The Time for the Angels to Spend is Now

Although the trade for Andrelton Simmons locked up shortstop for the next half-decade, it did not fill any of the club’s major holes for the 2016 season. After the 2015 season, the following players became free agents:

C – Chris Iannetta

3B – David Freese

OF – Matt Joyce

OF – David Murphy

OF – Shane Victorino

OF – David DeJesus

At the very least, this takes away half of the team’s catching duo, their full-time third baseman, and their assortment of underwhelming options for left field and and designated hitter. Along with these holes, Albert Pujols is likely going to miss the early part of the year following surgery, meaning C.J. Cron will need to play first base full-time until he returns. Johnny Giavotella, who performed about as well as you could hope for for a guy who was not even brought in as the favorite to win the starting job last year, leaves much to be desired at second base, especially on the defensive side of the ball. On the pitching side, the team’s the bullpen still has quite a bit of uncertainty outside of closer Huston Street and set-up man Joe Smith (who is a free agent after 2016).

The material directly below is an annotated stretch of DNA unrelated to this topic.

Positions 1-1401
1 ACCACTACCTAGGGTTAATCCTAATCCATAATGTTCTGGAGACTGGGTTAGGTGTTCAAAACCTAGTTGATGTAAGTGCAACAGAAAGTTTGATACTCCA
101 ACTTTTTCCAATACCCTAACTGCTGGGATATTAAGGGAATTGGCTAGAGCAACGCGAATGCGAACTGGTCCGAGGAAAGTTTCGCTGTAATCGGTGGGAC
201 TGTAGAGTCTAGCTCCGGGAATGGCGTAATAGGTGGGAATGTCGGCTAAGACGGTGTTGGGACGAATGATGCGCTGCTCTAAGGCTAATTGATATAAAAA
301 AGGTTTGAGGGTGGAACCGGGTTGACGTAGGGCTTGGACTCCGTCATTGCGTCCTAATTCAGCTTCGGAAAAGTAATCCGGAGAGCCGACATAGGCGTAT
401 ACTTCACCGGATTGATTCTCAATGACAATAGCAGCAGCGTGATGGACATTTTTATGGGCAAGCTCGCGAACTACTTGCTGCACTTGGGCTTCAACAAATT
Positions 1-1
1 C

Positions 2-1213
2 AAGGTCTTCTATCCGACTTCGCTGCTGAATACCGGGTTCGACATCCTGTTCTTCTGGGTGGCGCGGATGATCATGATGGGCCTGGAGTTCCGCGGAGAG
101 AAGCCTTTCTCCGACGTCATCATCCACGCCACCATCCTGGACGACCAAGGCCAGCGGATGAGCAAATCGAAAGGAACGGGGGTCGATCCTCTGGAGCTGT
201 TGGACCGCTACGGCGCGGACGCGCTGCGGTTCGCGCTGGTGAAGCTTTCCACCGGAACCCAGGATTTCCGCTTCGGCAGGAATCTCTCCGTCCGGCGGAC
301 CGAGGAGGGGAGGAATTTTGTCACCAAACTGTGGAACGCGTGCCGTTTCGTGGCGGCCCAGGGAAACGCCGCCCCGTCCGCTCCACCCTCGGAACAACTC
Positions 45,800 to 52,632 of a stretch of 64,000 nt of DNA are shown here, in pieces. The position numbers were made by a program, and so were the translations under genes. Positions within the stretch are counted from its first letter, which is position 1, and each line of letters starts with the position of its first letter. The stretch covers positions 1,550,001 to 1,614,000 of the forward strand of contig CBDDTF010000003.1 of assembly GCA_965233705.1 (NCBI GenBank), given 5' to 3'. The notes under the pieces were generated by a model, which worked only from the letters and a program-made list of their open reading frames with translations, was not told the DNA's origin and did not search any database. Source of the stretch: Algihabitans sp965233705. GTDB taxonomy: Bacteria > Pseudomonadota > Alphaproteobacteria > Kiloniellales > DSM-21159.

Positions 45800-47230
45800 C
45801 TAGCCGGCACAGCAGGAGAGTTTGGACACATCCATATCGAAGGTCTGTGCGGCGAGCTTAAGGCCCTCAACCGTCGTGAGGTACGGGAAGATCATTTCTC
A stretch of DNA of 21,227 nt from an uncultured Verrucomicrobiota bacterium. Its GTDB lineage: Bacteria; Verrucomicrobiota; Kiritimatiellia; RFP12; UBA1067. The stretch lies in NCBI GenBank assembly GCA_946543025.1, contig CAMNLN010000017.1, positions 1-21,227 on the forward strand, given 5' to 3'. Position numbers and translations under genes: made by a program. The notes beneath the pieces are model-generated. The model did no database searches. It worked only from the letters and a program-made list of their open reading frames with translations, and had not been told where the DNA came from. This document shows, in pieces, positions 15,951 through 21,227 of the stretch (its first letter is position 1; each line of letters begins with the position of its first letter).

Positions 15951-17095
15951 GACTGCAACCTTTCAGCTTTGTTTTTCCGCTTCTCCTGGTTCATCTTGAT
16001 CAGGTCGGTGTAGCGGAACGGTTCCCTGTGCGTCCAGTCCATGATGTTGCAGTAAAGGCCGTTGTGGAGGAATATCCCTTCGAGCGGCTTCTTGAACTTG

Currently, I estimate the team has ~$20M left until it hits the luxury tax, which is generally their guide for spending limits year-to-year, though Moreno says they can go over for the right player/situation. The deal for Simmons comes out to roughly a wash after this year in terms of his contract vs Erick Aybar‘s by AAV. After the 2016 season, the team is projected to shed about $42M in luxury tax salary from free agents (Jered Weaver, C.J. Wilson, Joe Smith, Cesar Ramos, Fernando Salas) as well as $4M in payments (Aybar, Murphy, DeJesus). If you factor in about $10-14M in rising costs of arbitration eligible players, the club is looking at about $32-36M in freed money. This is also assuming a luxury tax of $189M. It will likely move closer to $200M. For the sake of this piece I’ll keep it conservative, and say $195M for the tax threshold, giving the team $38M-44M.

This year’s free agency class is insane, especially for pitching and outfielders. If the Angels were to stick to their usual shtick and stay under the tax, they might be able to get one of the good free agents, maybe two if they go after only 2nd and 3rd tier FA. This would likely leave the Angels with holes they need to fill via trade or internal promotion. As it stands now, the catching duties would mostly rest on Carlos Perez, with Jett Bandy as his backup. At third, it looks like a spring training battle between ok-but-not-good prospects Kaleb Cowart and Kyle Kubitza is imminent. In left field, well, don’t look if you are squeamish. In the pen, the team is depending on the development of Trevor Gott and Cam Bedrosian, the health of Mike Morin, and the non-collapse of Cesar Ramos, Fernando Salas, and Jose Alvarez. Post-Simmons trade, the team is lacking pieces it can deal (that wouldn’t equally hurt the big league roster), and need to field a competitive team around superstar Mike Trout.

What I propose the Angels do this offseason, is spend (relatively efficiently).